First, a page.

Thursday, March 22, 2012

How do you say "Extra soul" in Latin? A guest post on neshama yetera by Leor Jacobi

Ever wondered how to translate “Neshama Yeseira” into Latin?

Spiritu Excellentiori!

That's from the translation of Surenhusius (1664-1729) described here. He is translating the phrase as it appears in Rav Ovadia Bartenura six lines up from the bottom (click to enlarge and view the whole page).

Yes, he translated the entire Mishna, Rambam and Bartenura commentaries and then some. Here is the translation.

By the way, it appears that the Hebrew transliteration transliterated to English in common speech as "Bartenura" is in fact an accurate spelling of the name of the town in the regional dialect, as opposed to the “proper” Italian Bertinoro which many scholars insist upon. (So informs me Shemuel-Deborah Sa.)

The Talmud Bavli Betza 16a concludes that the gentiles know not of the nature of the Neshama Yeseira:

ואי בעית אימא: מתן שכרה נמי אודעינהו, נשמה יתירה לא אודעינהו

I leave it to the reader to decide to what extent this may apply to Surenhusius himself, the learned Christian translator.

It seems like his “rationalist” approach is in fact discussed by the Meiri:

הקדמה לבית הבחירה למאירי

וזה אצלי גם כן ענין נשמה יתירה יש בו באדם בשבת ולמוצאי שבת נטלה הימנו ואע"פ שהדברים נראים בתחלה דברי הבאי הם אמת ודבריהם אמת וכבר פירש בו זולתי שבאה מלת יתרה ליתרון מעלה לא ליתרון מספר כאלו אמר נשמה פנויה ומרווחת להתבודד על דרך נכון לא יבלבלהו דבר אבל אצלי לבאר יתרה ממש ליתרון מספר וכמו שכתוב בקצת הספרים להדיא שתי נפשות יש לו לאדם בשבת ולמוצאי שבת ניטלה אחת מהן והוא שכבר ידעת שנפש האדם עם היותה אחת תחלק לג' חלקים יאמר על כל אחת נפש עד שיאמר דרך העברה שיש לאדם ג' נפשות והם הצומחת והעיונית והמשכלת

בית הבחירה למאירי מסכת חולין דף סא עמוד א ומפרשים יתרה גדולה על הדרך שביארנו בנשמה יתרה והיא אמורה על אצבע האמצעית כלומר שיש להם שלש אצבעות והאמצעי הוא הגדול והנשר אין לו אלא שתים לפניו ואחת לאחריו

However, it seems highly doubtful that Rav Ovadia himself had this rationalist approach in mind since he felt no compunction in immediately before citing the even more mystical interpretation from Ta'anit 27b: “quia dies tertius est creationis hominis.”

Soon I hope to discuss Rambam's take on the Neshama Yeseira . . . the floor is open for sources.

Before I sent this post to S. I had asked some people if they could guess what "Spiritu Excellentiori" is in Hebrew.

Kudos to Marc Epstein who correctly guessed the Hebrew from the Latin translation! This is a good opportunity to mention his beautiful new book on the Medieval Haggadah, which in the first chapter alone solves the even greater riddle of the birds-heads and shows how a bright 10-year old kid can outsmart the whole scholarly community with his Hebrew Day School knowledge of Midrash. This is the all-time lomdus of coffee-table art books.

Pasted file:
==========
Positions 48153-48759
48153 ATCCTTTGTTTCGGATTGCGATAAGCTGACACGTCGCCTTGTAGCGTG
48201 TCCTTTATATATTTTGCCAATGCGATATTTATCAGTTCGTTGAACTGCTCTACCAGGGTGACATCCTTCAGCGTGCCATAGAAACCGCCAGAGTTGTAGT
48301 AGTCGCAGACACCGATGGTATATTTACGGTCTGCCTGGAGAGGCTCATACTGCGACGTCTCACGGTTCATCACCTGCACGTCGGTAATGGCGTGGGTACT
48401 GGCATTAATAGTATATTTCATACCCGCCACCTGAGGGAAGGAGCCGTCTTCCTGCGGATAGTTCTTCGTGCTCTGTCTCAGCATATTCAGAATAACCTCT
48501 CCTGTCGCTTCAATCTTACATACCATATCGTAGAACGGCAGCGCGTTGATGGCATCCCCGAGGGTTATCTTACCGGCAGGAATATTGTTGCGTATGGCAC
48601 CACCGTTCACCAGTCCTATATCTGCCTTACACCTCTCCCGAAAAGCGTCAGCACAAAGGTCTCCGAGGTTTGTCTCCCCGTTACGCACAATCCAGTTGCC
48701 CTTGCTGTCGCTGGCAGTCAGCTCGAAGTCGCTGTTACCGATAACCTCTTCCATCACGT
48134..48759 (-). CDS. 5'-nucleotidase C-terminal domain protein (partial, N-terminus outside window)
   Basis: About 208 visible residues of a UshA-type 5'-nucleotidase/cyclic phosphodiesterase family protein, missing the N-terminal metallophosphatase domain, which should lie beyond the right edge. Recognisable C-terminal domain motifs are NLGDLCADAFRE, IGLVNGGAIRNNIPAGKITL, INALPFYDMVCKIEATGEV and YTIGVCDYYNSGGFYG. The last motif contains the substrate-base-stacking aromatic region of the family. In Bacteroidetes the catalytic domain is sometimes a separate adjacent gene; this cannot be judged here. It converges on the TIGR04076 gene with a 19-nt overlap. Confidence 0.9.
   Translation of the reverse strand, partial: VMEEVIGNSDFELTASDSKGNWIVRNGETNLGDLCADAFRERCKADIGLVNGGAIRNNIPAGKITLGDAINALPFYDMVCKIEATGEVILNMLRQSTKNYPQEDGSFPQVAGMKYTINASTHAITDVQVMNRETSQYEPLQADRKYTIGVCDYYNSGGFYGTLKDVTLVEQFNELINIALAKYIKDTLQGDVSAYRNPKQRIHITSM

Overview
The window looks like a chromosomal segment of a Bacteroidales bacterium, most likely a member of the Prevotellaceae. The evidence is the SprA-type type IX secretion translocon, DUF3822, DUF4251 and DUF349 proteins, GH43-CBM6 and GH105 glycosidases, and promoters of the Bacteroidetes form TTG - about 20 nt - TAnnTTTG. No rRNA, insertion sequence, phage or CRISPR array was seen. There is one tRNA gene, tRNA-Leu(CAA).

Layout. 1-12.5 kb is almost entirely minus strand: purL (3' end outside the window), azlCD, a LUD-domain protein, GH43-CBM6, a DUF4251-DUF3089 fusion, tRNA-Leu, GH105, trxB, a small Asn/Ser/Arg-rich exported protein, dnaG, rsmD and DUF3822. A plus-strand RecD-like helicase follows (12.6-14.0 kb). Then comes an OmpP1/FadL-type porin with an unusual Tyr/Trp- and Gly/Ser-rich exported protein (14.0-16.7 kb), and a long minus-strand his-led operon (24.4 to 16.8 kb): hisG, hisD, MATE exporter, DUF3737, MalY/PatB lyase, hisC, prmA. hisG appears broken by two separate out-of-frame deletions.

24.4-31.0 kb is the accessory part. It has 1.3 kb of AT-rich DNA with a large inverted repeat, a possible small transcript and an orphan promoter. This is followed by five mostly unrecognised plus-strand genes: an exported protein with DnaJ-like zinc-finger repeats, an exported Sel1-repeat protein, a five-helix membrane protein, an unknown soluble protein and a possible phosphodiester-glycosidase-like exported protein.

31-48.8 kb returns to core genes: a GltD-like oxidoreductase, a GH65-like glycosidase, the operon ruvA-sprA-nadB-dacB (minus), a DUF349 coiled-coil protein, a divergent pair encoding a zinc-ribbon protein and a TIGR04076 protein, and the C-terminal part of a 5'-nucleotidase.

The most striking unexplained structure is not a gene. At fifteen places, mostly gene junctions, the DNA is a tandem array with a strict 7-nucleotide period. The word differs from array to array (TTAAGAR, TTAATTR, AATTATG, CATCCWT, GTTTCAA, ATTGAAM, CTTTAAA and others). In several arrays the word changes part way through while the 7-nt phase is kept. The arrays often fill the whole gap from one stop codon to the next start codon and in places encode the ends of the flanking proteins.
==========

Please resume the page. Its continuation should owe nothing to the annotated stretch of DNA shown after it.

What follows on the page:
S. adds: Now would be a good time to mention that I, too, was struck by the very acute observation made by Epstein's son who successfully decoded an image in the famed Bird's Head Haggadah in a way that is very probably correct. Apparently not only was Epstein receiving נחת, but Leor and I were independently as well. I will save more discussion of that for my own review of his beautiful book.

As for Surenhusius (or Surenhuys, in his native Holland), although as I have posted before, he did not translate the entire Mishnah - he included whatever already existed in Latin translation, numbering a fine handful of tractates - the fact is that he did translate most of the Mishnah, along with the commentaries of the Rambam and Bartenora, as well as countless learned notes of his own. Not bad at all. And as long as we're talking about him, do you know how he translated Beit Hillel? Schola Hillelis. For some reason Shammai is still Schamai, not Schammeus. Here is my prior post on the Chida and his examination of the Latin Mishnah (link).

Finally, here are Leor's prior two guest posts: I, and II.


  1. Can we get to hear what the son uncovered, or will we be forced to buy the [all-time lomdus of coffee-table art] book?

  2. It would be nice if you did buy it, but I was planning on mentioning it in my review. Should I spill it now?

  3. One has to smile [or be disgusted] at Epstein's fawning over his son's supposed brilliance over the dumb acadmeics who preceded him, but I'm a little skeptical. In the first place, it appears from Epstein's description that only one pair of scholars was commenting on the Bird's head hagaddah specifically, while all the others were only addressing the genre (using animals for men) generally. I could be wrong, but that's they way it reads. If so, one cant really say that these scholars "missed it", they simply didnt see it.

    Also I'm not convinved the kid is right that the figures refer to Dasan and Aviram. What, because they're carrying weapons? Are any of the other egyptians shown carrying weapons? If so, there goes his proof, and there goes the theory that only Jews are depicted as birds.

    Not trying to knock the author down. Just saying it looks like he's playing up his kid a tad too much, and without examining the book ourselves, its hard to judge. Will wait for for your learned review.

    1. Hi DF, Epstein here! Thanks for your comments, and I hope I can clarify.

      1) Sorry to disgust you or to fawn (strong language!)— I intended neither, merely to point out that it is often a pair of fresh eyes that see things that others have missed, And by "others" I include myself. I was advocating for the fact that we as scholars need to have the humility to consider and take seriously new observations (including yours, I might add!) from wherever they emerge. I do, of course, love my son, but 'm sorry to say that Misha is no more brilliant or perceptive than anyone else—which is the point! The identification of these figures would, IMHO, have been obvious and not esoteric to Jews in Ashkenaz in 1300. It is lost on us because the inextricable link between midrash and scripture has been largely severed unless one learns them as intertwined, as Misha did in day school.Ironically, it is davka concerning this sort of unified midrashic consciousness that (some) day school parents complain vociferously ("These kids can't tell the midrash from the pshat—its because that darned teacher teaches all these aggados as if they came straight from the Torah!").